Well-established authors have the great advantage of being able to write in their own particular style. Dr. Seuss’s rhyming schemes, Edgar Allen Poe’s dark, moody language or Charles Dickens’ dry, biting humor are all easily recognizable traits.
On the other hand, budding authors do not have this luxury. If a writer wants to make a living doing what he or she loves, they need to be a sort of jack-of-all-trades. This is something that I have been experiencing lately through trying to publish to various magazines. While I usually tend to write in a more precise, narrative style, most magazine briefs need to be concise, causal and to the point.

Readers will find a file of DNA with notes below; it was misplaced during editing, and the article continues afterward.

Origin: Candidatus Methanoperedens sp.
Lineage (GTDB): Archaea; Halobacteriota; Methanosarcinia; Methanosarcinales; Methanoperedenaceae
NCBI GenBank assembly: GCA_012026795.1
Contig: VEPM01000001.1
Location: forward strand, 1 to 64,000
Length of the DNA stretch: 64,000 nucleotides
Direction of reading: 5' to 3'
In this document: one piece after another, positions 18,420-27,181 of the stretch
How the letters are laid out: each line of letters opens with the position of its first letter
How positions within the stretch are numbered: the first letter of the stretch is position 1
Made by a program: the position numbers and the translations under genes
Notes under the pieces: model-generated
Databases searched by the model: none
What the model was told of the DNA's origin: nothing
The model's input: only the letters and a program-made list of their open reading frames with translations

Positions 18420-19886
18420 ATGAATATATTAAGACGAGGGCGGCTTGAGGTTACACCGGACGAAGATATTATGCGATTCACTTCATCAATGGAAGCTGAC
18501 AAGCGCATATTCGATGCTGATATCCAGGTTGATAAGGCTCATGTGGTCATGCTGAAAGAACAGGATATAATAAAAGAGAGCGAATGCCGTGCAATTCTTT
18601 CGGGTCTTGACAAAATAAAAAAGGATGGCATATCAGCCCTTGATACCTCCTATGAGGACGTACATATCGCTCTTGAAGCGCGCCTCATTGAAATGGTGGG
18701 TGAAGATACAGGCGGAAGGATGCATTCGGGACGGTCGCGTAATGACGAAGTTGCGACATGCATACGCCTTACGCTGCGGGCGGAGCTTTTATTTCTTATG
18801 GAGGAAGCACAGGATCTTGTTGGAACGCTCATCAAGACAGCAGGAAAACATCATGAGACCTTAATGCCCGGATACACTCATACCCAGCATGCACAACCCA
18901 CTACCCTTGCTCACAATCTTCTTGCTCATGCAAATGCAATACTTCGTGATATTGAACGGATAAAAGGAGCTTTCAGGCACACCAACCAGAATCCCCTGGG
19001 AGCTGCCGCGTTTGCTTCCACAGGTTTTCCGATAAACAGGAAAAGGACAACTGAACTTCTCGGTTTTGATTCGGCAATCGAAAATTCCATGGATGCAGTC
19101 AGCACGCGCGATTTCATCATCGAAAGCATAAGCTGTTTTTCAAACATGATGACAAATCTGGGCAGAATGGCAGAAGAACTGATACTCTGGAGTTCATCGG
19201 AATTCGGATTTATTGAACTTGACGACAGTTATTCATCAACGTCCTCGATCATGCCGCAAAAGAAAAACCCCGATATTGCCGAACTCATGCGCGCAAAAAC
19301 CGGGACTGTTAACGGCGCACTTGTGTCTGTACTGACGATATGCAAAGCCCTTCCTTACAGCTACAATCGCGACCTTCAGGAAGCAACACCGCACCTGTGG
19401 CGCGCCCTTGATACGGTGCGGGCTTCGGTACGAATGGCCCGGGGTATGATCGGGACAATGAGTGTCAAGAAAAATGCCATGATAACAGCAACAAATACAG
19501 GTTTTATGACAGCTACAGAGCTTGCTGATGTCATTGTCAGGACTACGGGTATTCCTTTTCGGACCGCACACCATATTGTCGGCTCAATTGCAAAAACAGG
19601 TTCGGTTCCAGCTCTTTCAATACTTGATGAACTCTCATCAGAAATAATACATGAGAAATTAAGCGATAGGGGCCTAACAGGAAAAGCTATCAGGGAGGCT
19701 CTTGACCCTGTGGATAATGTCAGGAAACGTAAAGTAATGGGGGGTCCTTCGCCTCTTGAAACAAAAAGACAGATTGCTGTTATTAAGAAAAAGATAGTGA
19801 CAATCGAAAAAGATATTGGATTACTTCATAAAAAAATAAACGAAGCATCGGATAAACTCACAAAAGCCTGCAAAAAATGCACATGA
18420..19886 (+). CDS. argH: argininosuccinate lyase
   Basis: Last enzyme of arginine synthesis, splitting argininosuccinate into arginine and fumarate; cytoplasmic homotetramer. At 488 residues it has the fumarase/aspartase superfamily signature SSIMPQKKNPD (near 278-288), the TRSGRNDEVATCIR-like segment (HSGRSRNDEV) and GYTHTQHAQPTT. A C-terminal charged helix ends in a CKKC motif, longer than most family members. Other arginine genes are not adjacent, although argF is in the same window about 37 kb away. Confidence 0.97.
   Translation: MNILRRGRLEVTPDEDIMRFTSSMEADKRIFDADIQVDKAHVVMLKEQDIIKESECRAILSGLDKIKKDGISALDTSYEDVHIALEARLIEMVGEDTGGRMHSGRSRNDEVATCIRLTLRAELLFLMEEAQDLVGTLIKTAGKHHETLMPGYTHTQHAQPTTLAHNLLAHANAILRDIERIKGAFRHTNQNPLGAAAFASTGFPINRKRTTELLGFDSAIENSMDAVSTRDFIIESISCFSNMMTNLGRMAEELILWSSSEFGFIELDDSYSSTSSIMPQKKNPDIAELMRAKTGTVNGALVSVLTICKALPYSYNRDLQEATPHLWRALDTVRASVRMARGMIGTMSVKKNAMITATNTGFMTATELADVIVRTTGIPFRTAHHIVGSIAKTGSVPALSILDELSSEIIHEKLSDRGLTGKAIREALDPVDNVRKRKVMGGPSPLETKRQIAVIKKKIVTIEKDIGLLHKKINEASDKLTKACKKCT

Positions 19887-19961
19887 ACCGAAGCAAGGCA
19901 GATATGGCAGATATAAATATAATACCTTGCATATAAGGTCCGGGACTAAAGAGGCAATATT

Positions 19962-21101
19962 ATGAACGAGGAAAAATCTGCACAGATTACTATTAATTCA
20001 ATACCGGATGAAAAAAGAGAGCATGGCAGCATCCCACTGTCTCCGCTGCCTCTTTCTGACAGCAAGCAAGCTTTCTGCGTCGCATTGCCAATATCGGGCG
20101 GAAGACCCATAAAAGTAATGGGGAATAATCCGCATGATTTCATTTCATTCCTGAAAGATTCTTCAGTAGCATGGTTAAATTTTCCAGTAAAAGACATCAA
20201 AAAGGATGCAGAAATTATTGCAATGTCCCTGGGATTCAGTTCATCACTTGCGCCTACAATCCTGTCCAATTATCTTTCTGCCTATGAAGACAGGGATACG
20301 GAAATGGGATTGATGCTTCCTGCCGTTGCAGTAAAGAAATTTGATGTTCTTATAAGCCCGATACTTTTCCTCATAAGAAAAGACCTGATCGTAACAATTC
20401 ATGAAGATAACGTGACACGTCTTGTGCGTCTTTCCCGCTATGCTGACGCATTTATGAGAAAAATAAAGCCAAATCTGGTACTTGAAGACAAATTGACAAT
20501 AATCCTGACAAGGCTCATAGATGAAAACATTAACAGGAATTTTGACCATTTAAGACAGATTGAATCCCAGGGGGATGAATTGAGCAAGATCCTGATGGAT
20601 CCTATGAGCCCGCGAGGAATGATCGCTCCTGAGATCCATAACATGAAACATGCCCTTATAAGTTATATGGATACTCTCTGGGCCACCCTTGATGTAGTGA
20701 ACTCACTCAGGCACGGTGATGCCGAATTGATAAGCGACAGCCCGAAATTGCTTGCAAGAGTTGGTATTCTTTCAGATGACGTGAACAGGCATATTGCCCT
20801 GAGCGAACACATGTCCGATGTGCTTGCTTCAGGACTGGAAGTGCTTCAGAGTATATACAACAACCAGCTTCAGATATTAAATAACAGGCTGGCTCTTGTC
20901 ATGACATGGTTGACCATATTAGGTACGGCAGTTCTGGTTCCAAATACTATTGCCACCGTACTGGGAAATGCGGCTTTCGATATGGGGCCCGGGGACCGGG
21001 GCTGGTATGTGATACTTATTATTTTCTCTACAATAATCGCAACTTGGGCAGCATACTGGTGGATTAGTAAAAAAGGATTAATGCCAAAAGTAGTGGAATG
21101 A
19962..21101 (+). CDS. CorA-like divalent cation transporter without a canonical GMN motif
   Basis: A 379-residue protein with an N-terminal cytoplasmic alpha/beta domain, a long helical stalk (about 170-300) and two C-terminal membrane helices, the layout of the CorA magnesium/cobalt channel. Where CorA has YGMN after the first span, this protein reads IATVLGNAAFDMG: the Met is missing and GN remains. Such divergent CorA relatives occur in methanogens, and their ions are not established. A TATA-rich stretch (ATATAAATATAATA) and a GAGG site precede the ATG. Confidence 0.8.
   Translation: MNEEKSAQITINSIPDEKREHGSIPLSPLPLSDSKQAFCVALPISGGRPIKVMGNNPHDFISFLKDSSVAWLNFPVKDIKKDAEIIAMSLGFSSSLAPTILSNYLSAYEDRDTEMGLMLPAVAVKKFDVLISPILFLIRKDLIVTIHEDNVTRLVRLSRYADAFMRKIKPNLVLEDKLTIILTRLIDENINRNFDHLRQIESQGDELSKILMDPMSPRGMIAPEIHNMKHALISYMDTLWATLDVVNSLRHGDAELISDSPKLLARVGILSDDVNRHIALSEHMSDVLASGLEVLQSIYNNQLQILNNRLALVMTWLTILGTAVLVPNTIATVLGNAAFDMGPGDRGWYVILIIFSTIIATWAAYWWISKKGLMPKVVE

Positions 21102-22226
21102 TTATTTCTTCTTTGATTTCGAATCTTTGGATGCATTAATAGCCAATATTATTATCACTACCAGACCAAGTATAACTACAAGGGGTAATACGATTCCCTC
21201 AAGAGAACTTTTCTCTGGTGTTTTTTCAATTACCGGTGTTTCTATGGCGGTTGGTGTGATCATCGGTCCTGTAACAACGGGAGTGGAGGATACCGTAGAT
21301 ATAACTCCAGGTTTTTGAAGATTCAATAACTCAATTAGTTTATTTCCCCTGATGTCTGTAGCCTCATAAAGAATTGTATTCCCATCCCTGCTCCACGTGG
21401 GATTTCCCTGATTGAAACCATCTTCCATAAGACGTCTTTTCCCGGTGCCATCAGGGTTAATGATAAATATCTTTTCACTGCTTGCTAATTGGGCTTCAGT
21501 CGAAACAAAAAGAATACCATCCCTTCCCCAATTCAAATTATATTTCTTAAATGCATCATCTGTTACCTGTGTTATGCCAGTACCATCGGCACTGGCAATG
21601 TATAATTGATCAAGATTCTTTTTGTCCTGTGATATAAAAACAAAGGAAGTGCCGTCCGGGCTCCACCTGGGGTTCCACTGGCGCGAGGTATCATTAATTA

Freelance writers need to be able to pick up a wide variety of writing styles to appeal to a wide variety of publishers. I think this is probably one of the most valuable skills a budding writer can pick up, as it greatly expands the audience that they are capable of working with.